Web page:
As cloud based software get “smarter” and more complex, the more complicated the process required to build them. Connected and always available SaaS model has also changed the expectations from users. To stay on top of the development phase it becomes essential to have a sound Product Development strategy and process. The process can include identifying a product concept, seeking market feedback about the idea, creating a prototype, preparing marketing and sales campaigns, building the product and releasing it to customers, and making adjustments based on market feedback.
Creating your Product Development Strategy
The product management team plays a crucial role in product development – playing a key role in the process. Product development is a much broader process that involves the coordinated effort of many teams across a company, including:
- Product management
- Design (UX/UI)
- Development (or manufacturing)
- Testing and QA
- Shipping or distribution
What is a Product Development Strategy?
To achieve market success with its product, an organization must first map out a methodology. It should be a step-by-step plan that will guide the team to move forward at each stage along with the product journey from concept to actual launch.
A product development strategy is crucial for following reasons:
1. Aligns the cross-functional team:
This will help the team make better-informed decisions with better understanding of the big-picture goals and priorities.
2. Provides feedback and guidance:
While following agile, the product team can receive honest user feedback at very early stages and throughout the product development journey at every step. This allows product teams to be in a better position to adapt to expected changes or pivot and prioritize user requested features first.
3. More efficient development.
A clearly defined product development strategy, simply allows product team to allocate their efforts and resources more efficiently. In an agile development organization, this will also help clarify which task-level initiatives take priority at any given time, and which ones to include in an upcoming sprint.
Building a Product Development Strategy Around Design Thinking
Product development strategies differ by company, industry, and other factors. There is no one-size-fits-all approach that works under all circumstances. There are common elements to many successful product development strategies.
Few teams also build a product development strategy around the design thinking approach—a framework for creating products based on looking at the world from your user’s perspective.
The Design Thinking Approach:
- Empathize with users
- Define the problem
- Brainstorm potential solutions
- Build a prototype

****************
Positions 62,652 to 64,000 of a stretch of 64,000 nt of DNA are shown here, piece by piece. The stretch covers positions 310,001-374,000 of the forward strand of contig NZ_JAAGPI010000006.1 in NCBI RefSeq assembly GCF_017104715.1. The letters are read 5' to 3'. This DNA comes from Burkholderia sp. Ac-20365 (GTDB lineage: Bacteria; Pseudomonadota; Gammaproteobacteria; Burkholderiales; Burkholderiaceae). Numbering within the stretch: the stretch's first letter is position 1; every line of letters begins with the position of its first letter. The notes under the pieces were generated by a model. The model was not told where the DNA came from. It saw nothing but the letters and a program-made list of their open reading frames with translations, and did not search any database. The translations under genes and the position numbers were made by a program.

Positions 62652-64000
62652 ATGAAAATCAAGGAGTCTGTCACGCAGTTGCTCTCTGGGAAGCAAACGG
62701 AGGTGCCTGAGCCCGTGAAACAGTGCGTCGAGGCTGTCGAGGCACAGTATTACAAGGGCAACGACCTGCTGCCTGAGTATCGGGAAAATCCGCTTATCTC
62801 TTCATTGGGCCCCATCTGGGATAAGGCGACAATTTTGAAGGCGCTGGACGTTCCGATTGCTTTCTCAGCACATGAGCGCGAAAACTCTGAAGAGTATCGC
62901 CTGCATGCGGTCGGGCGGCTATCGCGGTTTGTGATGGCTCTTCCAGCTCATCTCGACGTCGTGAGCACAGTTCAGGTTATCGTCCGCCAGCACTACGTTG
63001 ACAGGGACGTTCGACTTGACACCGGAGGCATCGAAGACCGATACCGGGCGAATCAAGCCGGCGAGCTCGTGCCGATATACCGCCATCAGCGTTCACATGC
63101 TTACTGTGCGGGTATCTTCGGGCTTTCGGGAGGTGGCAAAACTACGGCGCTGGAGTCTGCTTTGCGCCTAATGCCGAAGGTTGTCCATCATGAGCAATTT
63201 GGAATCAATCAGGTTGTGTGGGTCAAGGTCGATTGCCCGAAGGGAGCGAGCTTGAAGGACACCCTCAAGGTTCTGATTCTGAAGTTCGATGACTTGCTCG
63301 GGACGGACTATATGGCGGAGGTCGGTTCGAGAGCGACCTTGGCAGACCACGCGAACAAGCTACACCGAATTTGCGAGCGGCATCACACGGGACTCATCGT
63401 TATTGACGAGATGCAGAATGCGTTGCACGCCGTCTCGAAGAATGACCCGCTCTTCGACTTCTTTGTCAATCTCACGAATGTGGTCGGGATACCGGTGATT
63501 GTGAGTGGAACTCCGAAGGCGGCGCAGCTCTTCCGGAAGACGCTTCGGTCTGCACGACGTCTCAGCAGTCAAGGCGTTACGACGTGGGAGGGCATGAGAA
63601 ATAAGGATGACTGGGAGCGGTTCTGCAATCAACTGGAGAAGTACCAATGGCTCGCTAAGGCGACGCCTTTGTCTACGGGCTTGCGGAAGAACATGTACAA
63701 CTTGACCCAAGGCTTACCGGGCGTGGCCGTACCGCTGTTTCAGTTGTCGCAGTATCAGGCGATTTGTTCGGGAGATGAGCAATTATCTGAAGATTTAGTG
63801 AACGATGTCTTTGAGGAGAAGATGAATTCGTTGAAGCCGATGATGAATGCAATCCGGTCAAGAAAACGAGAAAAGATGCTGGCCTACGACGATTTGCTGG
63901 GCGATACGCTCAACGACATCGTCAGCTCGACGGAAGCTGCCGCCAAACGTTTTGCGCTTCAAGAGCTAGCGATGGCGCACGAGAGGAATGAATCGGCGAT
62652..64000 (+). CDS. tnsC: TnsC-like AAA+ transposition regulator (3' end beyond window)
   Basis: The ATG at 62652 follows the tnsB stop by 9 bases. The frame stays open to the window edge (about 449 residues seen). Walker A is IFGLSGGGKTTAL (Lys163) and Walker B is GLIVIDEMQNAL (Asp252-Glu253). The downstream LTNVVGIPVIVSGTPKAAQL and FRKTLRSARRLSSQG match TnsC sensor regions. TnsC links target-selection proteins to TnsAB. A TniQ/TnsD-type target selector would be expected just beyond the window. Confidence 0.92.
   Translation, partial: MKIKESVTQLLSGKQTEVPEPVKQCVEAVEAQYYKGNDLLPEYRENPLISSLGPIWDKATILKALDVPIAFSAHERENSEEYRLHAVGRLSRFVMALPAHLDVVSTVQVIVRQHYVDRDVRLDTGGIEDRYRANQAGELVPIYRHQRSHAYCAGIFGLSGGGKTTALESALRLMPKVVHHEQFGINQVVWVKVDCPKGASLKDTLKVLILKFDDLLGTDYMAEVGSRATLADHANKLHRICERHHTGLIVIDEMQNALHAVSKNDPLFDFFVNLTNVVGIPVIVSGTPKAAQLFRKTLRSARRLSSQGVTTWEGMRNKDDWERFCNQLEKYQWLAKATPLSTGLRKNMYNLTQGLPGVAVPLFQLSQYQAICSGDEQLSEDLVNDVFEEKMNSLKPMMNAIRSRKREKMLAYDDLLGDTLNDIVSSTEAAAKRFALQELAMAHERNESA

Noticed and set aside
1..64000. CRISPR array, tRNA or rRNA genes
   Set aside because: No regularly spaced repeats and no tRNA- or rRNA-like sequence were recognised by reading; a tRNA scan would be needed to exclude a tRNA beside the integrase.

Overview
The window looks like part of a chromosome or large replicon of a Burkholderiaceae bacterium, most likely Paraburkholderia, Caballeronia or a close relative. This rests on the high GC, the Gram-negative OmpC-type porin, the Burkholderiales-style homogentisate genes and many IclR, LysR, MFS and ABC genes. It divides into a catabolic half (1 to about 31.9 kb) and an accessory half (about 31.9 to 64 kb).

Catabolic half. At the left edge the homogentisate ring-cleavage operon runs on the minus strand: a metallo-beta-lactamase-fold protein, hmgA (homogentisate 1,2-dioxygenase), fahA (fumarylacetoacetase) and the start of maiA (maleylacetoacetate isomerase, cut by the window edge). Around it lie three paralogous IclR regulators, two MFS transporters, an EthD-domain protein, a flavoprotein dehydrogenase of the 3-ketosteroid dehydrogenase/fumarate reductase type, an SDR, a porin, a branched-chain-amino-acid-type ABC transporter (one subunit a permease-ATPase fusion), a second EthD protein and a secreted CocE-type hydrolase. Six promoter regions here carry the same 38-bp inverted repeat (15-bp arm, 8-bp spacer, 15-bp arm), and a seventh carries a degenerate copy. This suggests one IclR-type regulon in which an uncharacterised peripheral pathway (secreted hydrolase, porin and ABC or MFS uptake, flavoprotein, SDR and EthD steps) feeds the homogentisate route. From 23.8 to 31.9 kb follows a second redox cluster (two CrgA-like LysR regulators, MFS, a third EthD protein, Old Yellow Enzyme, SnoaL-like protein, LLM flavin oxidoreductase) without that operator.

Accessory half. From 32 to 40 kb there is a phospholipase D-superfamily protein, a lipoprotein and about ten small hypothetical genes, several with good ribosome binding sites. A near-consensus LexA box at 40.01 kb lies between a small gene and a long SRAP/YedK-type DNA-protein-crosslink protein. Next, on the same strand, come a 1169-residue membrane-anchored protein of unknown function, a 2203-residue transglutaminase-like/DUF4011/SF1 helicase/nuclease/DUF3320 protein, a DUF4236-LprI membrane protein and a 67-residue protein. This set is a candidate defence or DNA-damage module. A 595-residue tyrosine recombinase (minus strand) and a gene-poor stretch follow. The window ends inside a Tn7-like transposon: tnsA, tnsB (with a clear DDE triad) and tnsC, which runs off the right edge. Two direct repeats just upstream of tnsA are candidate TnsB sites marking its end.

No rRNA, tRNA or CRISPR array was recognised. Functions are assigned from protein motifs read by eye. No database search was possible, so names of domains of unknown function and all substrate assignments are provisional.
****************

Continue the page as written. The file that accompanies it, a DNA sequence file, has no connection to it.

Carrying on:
- Test your solution
Applying a Product Development Strategy to The Design Thinking Approach:
Step 1: Empathize with users.
User personas and user-interviews are a good start to bring the user’s perspective and pain points in front of your product team. It helps them understand the problem statement better and prioritize features and functionalities as per the target audience.
Step 2: Define the problem
Now that you’ve been able to view how your users view the world, you can think through some of the challenges they face. Where have you noticed them throwing a vacuum-cleaner cord over their shoulders?
For every step in your product development strategy, you will want to create a structure, a plan.
You might organize your work into the following 3 steps:
1. Write down every user pain point you’ve identified.
2. Distill these into a shortlist, just a handful of pain points. You can narrow the list to only the most severe pain points you’ve found, or according to pain points that you believe your team could most quickly and easily develop a solution. Or a combination of both.
3. Run the list by your product team for additional input, and to arrive at a list the team agrees is worth pursuing.
Step 3: Brainstorm potential solutions
Again, in a product development strategy, you’ll need structure at every step – build a process around it. For example:
1. Share with the team the user findings from user research. It will help the team better understand the approach to different types of solutions.
2. Establish go/no-go criteria for each suggestion.
3. After you’ve narrowed your list of product concepts down to a manageable number, conduct a rough calculation of time, budget, and resources needed to develop a minimum viable product.
Step 4: Build a prototype
Here you will coordinate with your designers and your development team to build an MVP or a working version of your concept that you can put in real users’ hands or to showcase to the stakeholders.
Step 5: Test the solution
In the design thinking approach, this final stage refers not to internal QA testing but to allowing your user personas to try your product and tell you what they like and don’t like about it.
So we’ve discussed product development strategies only in terms of creating a new product. But product teams can also apply this step-by-step framework to a wide range of other strategic plans such as while enhancing an existing product or building a new product spin-off based on existing product.
Source: This article first appeared on ProductPlan